Thunderstorms, engine failure among possible causes of Kenya Airways crash

Some thunderstorms in equatorial Africa can cause the extreme danger for the aircraft. May be they became the reason of a Kenya Airways Boeing’s crush, pilots familiar with the region say.

The danger is magnified because radar coverage is sparse to nonexistent over much of the continent, making it nearly impossible for air traffic control to warn pilots about storm cells on their routes.

The Kenya Airways jet took off early Saturday in torrential rain bound for Nairobi. Its wreckage was found on Sunday in a mangrove forest about 20 kilometers (12 miles) south of the airport.

"A plane never takes off into an actual thunderstorm, no crew or carrier would allow that," said Patrick Smith, a U.S. based-airline pilot and aviation writer. "But it is remotely possible that the plane could have inadvertently hit some extremely turbulent air and suffered massive hail damage or a sudden structural failure."

Analysts said it was too early for a conclusive analysis on the possible causes of the crash of the six-month old plane, the newest generation of Boeing's 737 family of jets of which more than 5,000 have been sold over the past 40 years.

But the fact that the crash occurred so close to the airport along what appeared to be a standard departure route, and that the crew never reported technical difficulties indicates that the pilots had very little time to react.

"Whatever happened must have happened very fast, which is usually a sign of catastrophic structural failure" most likely resulting from extraordinary weather conditions, Smith said in a telephone interview.

The plane took off from Douala in darkness just after midnight headed southeast, according to reports from civil aviation authorities.

A pilot familiar with the region said that like many airports in Africa, Douala is not equipped with weather radar giving air traffic control the information they need to order crew to delay takeoff until a storm dissipates or passes the intended flight path.

But modern jets such as the 737-800 are equipped with sophisticated weather radars to warn them of storm cells - particularly the violent cumulonimbus clouds that contain severe updrafts and downdrafts.

"However, if the pilots were concentrating on takeoff procedures, or did not have the radar turned on, it's possible they could have missed the warnings," said an experienced airline who could not be identified in accordance with his airline's policy.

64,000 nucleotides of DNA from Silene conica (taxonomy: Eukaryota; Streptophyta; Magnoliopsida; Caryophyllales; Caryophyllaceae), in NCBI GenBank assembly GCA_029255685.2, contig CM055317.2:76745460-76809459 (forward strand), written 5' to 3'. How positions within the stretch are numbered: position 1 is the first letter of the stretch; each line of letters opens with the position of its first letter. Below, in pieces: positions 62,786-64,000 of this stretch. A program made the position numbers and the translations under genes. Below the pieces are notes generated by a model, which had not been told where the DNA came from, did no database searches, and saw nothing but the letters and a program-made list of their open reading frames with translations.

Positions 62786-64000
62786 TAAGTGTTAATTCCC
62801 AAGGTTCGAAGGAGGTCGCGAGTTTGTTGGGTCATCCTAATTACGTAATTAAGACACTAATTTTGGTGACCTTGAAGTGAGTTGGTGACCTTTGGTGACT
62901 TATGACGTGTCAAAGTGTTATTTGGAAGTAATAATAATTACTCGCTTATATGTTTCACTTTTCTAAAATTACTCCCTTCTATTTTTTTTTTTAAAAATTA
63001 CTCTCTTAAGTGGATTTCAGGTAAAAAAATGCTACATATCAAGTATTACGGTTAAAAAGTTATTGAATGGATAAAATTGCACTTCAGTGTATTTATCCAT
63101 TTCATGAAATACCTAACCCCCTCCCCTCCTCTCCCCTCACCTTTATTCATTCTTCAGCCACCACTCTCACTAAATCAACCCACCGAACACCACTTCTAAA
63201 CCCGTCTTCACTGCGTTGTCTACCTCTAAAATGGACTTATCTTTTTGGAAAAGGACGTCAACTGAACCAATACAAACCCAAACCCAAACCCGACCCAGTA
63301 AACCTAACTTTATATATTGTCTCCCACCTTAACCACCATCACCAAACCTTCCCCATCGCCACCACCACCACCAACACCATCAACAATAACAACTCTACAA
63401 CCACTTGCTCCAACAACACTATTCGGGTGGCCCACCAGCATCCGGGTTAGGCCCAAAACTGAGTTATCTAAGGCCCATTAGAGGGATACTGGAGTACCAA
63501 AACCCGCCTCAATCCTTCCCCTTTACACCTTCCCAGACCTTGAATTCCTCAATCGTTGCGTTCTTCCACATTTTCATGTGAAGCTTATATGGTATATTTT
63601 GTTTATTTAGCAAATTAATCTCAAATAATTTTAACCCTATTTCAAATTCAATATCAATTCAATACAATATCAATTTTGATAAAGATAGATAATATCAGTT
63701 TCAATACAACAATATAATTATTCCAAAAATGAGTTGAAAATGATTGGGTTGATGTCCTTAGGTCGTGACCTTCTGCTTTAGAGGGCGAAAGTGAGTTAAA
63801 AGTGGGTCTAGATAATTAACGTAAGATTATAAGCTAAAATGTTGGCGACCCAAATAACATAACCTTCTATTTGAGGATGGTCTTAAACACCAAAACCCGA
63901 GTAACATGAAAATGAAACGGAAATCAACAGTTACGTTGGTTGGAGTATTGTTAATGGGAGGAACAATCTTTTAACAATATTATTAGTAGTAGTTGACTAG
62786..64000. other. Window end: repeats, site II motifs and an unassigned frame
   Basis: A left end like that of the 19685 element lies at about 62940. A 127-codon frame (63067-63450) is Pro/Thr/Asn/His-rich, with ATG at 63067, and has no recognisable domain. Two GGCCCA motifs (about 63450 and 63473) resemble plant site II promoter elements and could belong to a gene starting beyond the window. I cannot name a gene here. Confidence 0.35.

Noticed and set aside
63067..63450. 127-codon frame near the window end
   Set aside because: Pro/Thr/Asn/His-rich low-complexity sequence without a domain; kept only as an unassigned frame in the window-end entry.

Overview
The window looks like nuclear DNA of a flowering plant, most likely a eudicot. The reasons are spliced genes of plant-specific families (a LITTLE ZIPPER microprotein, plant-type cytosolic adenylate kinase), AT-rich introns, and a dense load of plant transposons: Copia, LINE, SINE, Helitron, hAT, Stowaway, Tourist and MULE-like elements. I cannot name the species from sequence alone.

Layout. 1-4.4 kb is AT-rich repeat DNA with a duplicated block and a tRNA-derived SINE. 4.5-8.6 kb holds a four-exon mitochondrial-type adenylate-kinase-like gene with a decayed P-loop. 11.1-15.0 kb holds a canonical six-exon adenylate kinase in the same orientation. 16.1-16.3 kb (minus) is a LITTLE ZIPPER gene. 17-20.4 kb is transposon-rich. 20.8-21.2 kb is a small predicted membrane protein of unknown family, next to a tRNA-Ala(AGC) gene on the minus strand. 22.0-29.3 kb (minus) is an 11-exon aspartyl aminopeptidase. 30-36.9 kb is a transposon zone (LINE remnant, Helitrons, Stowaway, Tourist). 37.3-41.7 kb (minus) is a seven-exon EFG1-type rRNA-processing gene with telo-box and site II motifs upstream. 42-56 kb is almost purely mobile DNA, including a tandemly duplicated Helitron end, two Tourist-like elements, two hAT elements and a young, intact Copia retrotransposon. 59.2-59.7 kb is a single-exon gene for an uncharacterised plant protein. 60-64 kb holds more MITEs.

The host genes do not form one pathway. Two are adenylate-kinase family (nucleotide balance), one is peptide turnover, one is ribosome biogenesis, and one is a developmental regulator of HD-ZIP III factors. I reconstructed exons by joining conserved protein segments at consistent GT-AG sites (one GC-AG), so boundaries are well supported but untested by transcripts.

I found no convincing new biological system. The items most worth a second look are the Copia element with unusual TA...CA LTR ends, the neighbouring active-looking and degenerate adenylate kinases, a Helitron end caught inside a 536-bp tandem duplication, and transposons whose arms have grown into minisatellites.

Smaller planes are always instructed to fly around thunderstorm systems, which can be difficult to detect visually in flight because they are often obscured by other clouds. Passenger jets such as the 737 rely on their radars to avoid flying through patches of high wind shear.

"Can a storm cell cause a 737-800 to crash? It happened only a few times over the past 50 years, so it's a rare scenario but still conceivable," said Smith.

Another possibility is that both engines flamed out in the storm because of water or hail ingestion, Smith said.

"That's also an extremely unlikely occurrence, but it has happened in the past," Smith said. He cited an accident in 2002 involving a Boeing 737 in Indonesia, which crash-landed in a river after a double engine failure in a thunderstorm.

Besides inclement weather, other possible factors contributing to an immediate power loss and incapacitation of the aircraft systems include fuel contamination or a lighting strike. Though exceedingly rare, either could cause engine failure.

If the engines cannot be restarted, it is standard procedure to attempt an emergency landing by returning to the airport of origin or on any nearby airstrip, the airline pilot said. With flaps deployed even the biggest airliners can glide for a considerable distance, loosing altitude as they descend.

But the maneuver is risky if power loss occurs during takeoff or ascent because an airliner will typically not have achieved sufficient altitude to allow for a prolonged glide.

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Author`s name Angela Antonova